Pictured: Aurore (Agnès Jaoui) enjoys a moment of 'me time' in 'Aurore', co-written and directed by Blandine Lenoir. Still courtesy of Diaphana Distribution
Aurore, co-written and directed by Blandine Lenoir, is the opposite of a high concept film. It is about a fifty year old separated mother of two, Aurore (Agnès Jaoui, a noted director herself – her latest, Place Publique, opens in France on 18 April) who experiences the menopause. It is a reflection on middle-age: warm, funny, rhapsodic, even a bit rude and edgy. It doesn’t have much of a plot, but it’s got everything else.
The film revolves around four women: Aurore, her best friend, Mano (Pascale Arbillot) and Aurore’s two adult daughters, Marina (Sarah Suco) and Lucie (Lou Roy-Lecollinet). Marina is expecting her first child and wants everything to revolve around her. Lucie, who has a boyfriend, Tim (Théo Cholbi) is chilled, though requires frequent reminders whilst having sex that Maman is home. Aurore frequently finds herself absently removing a layer of clothing to stay cool. She has a lot to heat up about. Her new boss, Seb (Nicolas Chupin, a Johnny Depp lookalike who has gone to seed), insists on calling her Samantha. (‘He does that to all the girls,’ one of Aurore’s colleagues tells her.) Worse, he puts her behind the bar. (‘You are the Queen Bee. They are all the bees buzzing around you.’) Then he moves the water behind the bar. Having watched Mano express exasperation at an older man dating a younger woman, throwing her ring at him and abandoning her demi-litre of beer, Aurore repeats the same trick with Seb. Only now she needs a new job, and getting one in the cafe business isn’t easy.
The film ambles between set pieces with an almost frivolous disregard for drama. Aurore pretends to be interested in the current property that estate agent Mano is trying to sell, when she runs into an old flame, Totoche, sensibly known as Christoph Tocard (Thibault de Montalembert). He is a sonographer, so naturally Aurore takes Marina to his clinic and arranges lunch. (‘All you care about is getting laid,’ Marina bawls afterwards). Aurore goes baby shopping with the mother of her daughter’s boyfriend and marvels at a baby rocker that emits sounds heard in the womb. When Aurore visits an employment agency, it is the advisor who gets upset when she hears that Aurore worked for her husband, all her repressed resentment flying out. She compliments Aurore Tabort on her ‘good, strong’ name. ‘It’s Aurore Plou, my maiden name is Plou,’ Aurore replies knowingly deflating her. Aurore doesn’t expect to be noticed but when she wears a plastic faux-leather skirt, she attracts a man who follows her in the street.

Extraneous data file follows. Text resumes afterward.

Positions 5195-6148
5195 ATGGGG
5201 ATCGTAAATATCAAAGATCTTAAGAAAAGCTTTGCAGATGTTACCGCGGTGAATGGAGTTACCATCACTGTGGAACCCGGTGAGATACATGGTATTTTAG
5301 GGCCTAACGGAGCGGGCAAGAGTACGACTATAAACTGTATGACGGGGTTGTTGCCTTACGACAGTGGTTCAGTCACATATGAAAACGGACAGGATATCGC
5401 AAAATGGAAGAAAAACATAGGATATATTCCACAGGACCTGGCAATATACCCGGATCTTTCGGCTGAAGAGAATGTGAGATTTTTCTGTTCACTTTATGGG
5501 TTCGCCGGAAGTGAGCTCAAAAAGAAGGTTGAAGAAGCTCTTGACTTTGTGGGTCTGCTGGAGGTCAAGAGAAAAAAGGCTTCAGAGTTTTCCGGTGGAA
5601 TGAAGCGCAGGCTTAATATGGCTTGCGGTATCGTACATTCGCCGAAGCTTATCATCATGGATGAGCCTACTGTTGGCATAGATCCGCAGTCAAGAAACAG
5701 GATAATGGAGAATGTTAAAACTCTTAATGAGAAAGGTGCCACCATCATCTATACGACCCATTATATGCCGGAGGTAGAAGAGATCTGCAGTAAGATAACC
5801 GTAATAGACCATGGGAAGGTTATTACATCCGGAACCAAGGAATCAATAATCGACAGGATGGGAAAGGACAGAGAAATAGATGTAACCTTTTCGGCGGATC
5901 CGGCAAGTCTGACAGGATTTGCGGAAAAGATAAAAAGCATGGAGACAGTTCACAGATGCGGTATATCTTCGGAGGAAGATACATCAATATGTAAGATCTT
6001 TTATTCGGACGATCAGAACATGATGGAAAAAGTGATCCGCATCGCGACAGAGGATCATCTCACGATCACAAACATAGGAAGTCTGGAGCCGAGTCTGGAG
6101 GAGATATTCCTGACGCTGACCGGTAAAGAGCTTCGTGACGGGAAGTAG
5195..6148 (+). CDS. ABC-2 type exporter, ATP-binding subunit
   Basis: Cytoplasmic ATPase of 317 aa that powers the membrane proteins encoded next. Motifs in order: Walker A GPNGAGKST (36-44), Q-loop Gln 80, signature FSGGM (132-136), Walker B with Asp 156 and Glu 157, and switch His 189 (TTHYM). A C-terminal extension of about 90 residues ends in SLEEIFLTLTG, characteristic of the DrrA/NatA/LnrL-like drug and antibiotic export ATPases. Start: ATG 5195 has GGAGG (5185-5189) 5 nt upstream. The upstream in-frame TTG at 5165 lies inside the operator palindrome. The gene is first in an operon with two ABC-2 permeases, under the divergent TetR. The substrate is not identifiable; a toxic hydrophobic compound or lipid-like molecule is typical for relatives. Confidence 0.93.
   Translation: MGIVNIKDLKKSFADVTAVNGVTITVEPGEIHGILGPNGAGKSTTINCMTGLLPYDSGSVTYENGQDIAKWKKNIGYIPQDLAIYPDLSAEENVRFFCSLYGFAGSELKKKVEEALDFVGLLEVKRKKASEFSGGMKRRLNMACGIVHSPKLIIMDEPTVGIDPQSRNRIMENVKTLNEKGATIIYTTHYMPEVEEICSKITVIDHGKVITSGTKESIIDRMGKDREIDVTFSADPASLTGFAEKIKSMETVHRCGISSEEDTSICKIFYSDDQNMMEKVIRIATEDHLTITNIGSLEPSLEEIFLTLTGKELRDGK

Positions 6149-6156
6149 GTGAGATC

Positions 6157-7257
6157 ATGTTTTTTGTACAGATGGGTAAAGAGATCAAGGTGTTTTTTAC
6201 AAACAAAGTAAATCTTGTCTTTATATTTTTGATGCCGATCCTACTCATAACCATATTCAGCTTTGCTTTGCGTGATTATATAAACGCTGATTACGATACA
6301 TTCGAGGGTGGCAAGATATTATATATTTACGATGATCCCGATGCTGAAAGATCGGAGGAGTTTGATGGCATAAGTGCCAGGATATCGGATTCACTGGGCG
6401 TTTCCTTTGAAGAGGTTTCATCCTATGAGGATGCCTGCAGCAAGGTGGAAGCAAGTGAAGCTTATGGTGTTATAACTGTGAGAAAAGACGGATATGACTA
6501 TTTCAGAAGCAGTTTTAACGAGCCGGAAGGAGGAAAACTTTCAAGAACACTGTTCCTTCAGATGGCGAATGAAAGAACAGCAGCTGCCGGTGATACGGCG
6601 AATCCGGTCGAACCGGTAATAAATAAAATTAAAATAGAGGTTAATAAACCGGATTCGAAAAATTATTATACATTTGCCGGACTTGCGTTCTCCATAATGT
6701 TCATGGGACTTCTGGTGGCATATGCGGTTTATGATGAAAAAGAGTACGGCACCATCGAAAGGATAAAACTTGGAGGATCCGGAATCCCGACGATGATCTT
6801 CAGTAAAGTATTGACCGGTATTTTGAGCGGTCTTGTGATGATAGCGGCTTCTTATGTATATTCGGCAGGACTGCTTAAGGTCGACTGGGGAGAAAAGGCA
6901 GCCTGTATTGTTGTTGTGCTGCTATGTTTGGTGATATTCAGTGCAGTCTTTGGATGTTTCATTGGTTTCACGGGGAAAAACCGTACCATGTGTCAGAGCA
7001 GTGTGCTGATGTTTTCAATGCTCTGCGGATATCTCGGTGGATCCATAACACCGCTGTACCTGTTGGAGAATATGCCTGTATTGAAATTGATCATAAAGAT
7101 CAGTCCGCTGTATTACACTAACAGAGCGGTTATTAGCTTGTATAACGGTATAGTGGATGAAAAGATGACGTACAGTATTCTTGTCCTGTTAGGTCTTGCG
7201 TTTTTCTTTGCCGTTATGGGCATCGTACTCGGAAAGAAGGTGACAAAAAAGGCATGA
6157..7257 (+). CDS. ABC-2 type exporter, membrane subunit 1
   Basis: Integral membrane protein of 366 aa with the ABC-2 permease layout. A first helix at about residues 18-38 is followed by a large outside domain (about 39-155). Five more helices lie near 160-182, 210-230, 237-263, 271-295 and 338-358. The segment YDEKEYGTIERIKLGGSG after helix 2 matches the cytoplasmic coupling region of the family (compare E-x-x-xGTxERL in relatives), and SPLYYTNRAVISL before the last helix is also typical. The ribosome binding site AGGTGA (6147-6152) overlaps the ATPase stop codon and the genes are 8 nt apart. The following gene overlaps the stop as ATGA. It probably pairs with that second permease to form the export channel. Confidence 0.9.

Now you know what prejudice is.
The gentle comedy extends to the young kid who attacks Aurore’s estranged husband, Nanar (Philippe Rebbot) – his partner wanted a son, but he always ended up with daughters. Nanar is unable to fake payslips for Aurore so she is unable to evidence her skills in the real world. She is for all intents and purposes invisible: not referred to by her real name, not a standout in the employment market and unseen by automatic doors, whose sensor fails to register her. When she takes a job as a cleaner, she is told by a colleague, ‘now you know what prejudice is’.
Pictured: Aurore (Agnès Jaoui) and her women in 'Aurore', a French comedy co-written and directed by Blandine Lenoir. Still courtesy of Diaphana Distribution
Aurore does indeed date Totoche, but chooses to dine at Bel Canto restaurant, where the waiters also sing opera. There is some conversation – Totoche sent Aurore tapes during his military service – but when the singing starts, they exchange looks that fall short of making a real connection. In a fantasy scene, Aurore also performs.
It turns out that she has a special talent, to instantly identify the number of letters in any word. This charms Hervé (Eric Viellard) with whom she has a sexual experience – a grope here, an orgasm there.
There is a high school reunion at which one friend can scarcely believe she married Nanar and then Aurore decides to send Totoche a tape. It reaches him when he has his mind on a terrible accident.
Lenoir maps the tectonic plates of family life. Lucie gives up college to be with Tim in Spain, but then returns disillusioned. Marina doesn’t like to be written off as someone who cannot study at screams at her mom. The film is defined by the moment in which Marina’s water breaks, just after the two daughters have left Aurore for a moment. It is low key.
Pictured: 'How many letters in ...' A party game in 'Aurore', a French comedy co-written and directed by Blandine Lenoir. Still courtesy of Diaphana Distribution
The song ‘I Got Life’ is played twice, once as performed by Nina Simone in the version most of us know and once by Jasmine Vegas, somewhat less convincingly. When Nina sings it, it is the expression of a woman who has clambered out of a deep pit of misery. The cover version is less affirming.
Aurore is the very definition of gentle comedy. Its second best scene has the title character humiliated by the man whose relationship Mano disrupted, with Aurore having to partake in a mock job interview, opening an imaginary door and not being told to sit down. Its warmth is evident in the film’s coda: the man wants Mano’s telephone number. Its best scene has Aurore watching a documentary about the stages of life as experienced differently by men and women. (‘After the age of ten, the woman is never alone.’) This isn’t a criticism. Aurore’s motherhood is cause for celebration.